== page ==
Where Are They Now? A Weary World Watches Vaccine Developers

Covid-19 treatment developers all traded lower on Wednesday after earlier gains as impatience grows.

Author: CapitalWatch Staff   

The search for a Covid-19 cure is now top priority for biopharmaceutical companies as the coronavirus, which originated in China as early as November 2019, has so far led to 350,755 official fatalities around the globe and 5.6 million infections. On Friday, the World Health Organization (WHO) said that 10 experimental vaccines have reached human testing. What are they and at what stages of development? Today, we look at a few of the front-runners.

Novavax Inc. (Nasdaq: NVAX) – or SuperNovavax, as CW reporter Anthony Russo called the Maryland company in his coverage on Tuesday, the new gainer in the Covid-19 space. Novavax has begun human testing for its vaccine candidate, the NVX‑CoV2373. The company is conducting Phase 1 trials in Australia to assess safety and immune response to the vaccine, with results expected in July. The second phase will involve trials in several countries, including the United States, and assess safety, immunity, and disease reduction.

NVAX stock skyrocketed 15% to $54.50 per share on Tuesday following the announcement. It also sent the Dow up 530 points. On Wednesday morning, NVAX was down 7% on selloff, at $44.74 per share. That's still more than double its level of mid-May.

CanSino Biologics Inc. (HKEX: 6185) – this Chinese vaccine candidate showed promising Phase 1 results last week, published in the Lancet. The company has been conducting trials in the epicenter of the outbreak, Wuhan in Hubei province. The study showed that its Ad5-nCoV, the first among rivals to reach Phase 2 and to publish peer-reviewed data, appeared to be safe, well-tolerated, and able to trigger an immune response. Canada has also approved its Phase 2 trial application. Still, researchers cautioned against drawing quick conclusions as the development is still in the beginning stages and had some drawbacks, including adverse reactions in participants.

CanSino has also scored a deal with Vancouver's Precision NanoSystems to develop an mRNA lipid nanoparticle vaccine against Covid-19.

The stock in the Tianjin-based biotech closed at HK$174 on Wednesday in Hong Kong, though it has reached as high as HK$285.80 per share – compared with HK$60 a year ago.

Moderna Inc. (Nasdaq: MRNA) – this Cambridge-based firm is now running second to the cure with its mRNA-1273, expected to soon begin Phase 2 trials. With backing from the National Institute of Allergy and Infectious Diseases, it has seen some good results – specifically, that all 45 participants in the trial developed Covid-19 antibodies. However, some experts noted last week that preliminary data failed to show the candidate's efficacy, seeing missing data, as reported by Benzinga. Just like with CanSino, it is too early to tell.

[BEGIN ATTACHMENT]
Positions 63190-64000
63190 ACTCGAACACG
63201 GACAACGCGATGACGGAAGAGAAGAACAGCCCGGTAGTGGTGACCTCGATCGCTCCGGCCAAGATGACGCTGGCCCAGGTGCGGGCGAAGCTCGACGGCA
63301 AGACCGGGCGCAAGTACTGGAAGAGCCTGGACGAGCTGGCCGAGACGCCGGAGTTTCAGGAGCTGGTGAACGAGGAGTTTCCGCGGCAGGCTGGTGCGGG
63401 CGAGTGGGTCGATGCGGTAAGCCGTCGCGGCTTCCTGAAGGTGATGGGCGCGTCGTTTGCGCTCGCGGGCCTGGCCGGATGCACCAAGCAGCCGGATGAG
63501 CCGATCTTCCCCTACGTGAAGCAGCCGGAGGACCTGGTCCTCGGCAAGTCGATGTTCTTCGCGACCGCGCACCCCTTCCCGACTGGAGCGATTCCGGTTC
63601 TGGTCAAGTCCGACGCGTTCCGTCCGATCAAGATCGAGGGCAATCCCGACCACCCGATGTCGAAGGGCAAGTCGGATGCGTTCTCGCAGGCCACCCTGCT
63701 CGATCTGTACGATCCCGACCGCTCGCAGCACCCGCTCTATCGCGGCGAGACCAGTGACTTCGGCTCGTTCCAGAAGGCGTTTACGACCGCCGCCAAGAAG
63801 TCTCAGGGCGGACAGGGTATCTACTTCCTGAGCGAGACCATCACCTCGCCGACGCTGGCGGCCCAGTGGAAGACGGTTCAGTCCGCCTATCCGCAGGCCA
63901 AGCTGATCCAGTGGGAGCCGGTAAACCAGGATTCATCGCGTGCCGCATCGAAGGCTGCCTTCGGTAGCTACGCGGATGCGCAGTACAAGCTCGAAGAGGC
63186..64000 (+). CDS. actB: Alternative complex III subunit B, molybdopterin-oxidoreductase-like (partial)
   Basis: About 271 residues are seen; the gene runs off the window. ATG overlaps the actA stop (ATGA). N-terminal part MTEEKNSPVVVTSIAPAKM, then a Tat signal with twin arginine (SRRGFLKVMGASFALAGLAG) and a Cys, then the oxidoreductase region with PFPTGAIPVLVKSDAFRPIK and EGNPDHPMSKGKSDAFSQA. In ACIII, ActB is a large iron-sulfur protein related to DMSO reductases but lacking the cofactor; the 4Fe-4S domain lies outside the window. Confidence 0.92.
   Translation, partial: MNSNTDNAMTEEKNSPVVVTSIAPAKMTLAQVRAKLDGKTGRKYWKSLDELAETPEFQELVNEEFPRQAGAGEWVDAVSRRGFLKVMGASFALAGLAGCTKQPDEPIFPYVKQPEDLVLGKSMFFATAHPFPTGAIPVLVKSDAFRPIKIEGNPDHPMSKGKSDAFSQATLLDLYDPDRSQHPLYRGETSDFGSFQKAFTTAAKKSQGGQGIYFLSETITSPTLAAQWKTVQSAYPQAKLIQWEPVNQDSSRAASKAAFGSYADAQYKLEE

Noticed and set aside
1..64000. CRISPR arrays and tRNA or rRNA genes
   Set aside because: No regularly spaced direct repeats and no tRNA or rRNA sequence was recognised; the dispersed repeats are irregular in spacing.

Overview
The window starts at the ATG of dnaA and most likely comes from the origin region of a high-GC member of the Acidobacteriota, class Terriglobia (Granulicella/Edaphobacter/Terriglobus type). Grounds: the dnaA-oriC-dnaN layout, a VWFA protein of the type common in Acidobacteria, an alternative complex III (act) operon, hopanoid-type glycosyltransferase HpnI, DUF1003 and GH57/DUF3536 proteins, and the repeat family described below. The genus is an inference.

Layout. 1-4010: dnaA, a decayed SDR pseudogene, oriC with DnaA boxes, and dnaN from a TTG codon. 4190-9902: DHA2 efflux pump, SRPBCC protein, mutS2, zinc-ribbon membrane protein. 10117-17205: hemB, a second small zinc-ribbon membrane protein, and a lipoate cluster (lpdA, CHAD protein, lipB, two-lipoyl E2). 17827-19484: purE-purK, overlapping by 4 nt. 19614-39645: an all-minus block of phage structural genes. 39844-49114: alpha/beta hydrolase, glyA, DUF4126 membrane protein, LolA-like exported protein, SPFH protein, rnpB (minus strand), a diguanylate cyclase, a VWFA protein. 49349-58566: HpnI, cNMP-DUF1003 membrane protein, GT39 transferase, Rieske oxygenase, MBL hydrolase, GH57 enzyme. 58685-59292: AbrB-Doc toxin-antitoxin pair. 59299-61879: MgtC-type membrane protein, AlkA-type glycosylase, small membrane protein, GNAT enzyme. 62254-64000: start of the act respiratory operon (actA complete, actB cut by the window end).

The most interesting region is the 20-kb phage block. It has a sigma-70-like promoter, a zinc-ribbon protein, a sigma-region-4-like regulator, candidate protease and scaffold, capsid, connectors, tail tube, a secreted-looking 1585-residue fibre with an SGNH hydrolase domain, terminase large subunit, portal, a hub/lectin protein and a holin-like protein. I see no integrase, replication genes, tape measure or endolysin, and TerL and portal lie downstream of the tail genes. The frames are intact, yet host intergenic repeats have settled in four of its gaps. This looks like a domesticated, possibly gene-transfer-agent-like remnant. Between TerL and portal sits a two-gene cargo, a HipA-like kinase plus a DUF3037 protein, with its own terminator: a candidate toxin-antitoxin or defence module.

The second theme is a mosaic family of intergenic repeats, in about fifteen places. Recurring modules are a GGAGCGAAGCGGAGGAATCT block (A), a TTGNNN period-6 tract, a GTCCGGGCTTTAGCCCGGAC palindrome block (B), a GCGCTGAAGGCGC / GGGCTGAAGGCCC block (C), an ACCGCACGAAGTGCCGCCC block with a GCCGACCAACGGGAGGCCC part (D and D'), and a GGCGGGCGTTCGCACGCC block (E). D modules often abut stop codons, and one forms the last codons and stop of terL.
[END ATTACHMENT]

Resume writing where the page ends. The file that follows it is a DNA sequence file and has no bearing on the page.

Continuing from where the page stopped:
Shares in Moderna are down nearly 10% intraday, at $52.05 apiece. Earlier in May, following positive results, it had surged to $87 per share. Still, since late February, the stock is up 181%.

AstraZeneca plc (NYSE: AZN) – in a team with Oxford, this British biopharma is developing AZD1222 (formerly ChAdOx1 nCoV-19) and is already taking orders. Last week, the team began to enroll participants for the Phase 2 clinical trial, intended for more than 10,000 people. AstraZeneca has just received $1.2 billion from the Biomedical Advanced Research and Development Authority (BARDA) for the Phase 3, expected to start this fall. It plans to use the funds to recruit 30,000 participants for this trial, as well as evaluate the vaccine in children, the company said. According to various sources, AstraZeneca prepares to deliver its first shot in September, though we have yet to see data from its Phase 1.

In New York, AZN stock was trading down 2% Wednesday, at $52.13 per share. Last week, its announcements sent AZN shares over $57 apiece. It hasn't seen such stark difference in value in contrast to its peers: A year ago, AZN was traded near $50 a share.

While Sorrento Therapeutics Inc. (Nasdaq: SRNE) is not developing a vaccine, its treatment candidate for the coronavirus is as worthy of mentioning. The California-based biotech is mixing up a cocktail of antibodies to block Covid's protein interaction with human cells. Recently, Sorrento announced that it has found its key antibody, STI-1499, which demonstrated "100% inhibition of SARS-CoV-2 virus infection of healthy cells after four days incubation." The study was conducted in vitro, but the company hopes to fast-track its approval for the commercialization of its treatment.

At the time of the announcement, SRN soared to $10 per share from about $2.60. Today, in line with the general slide on biopharma stocks, Sorrento was trading at $5.14 per share, down nearly 3% from yesterday's close. As reported by TipRanks, Dawson James analyst James Kolbert just issued a "buy" on Sorrento, with a $24 price target.

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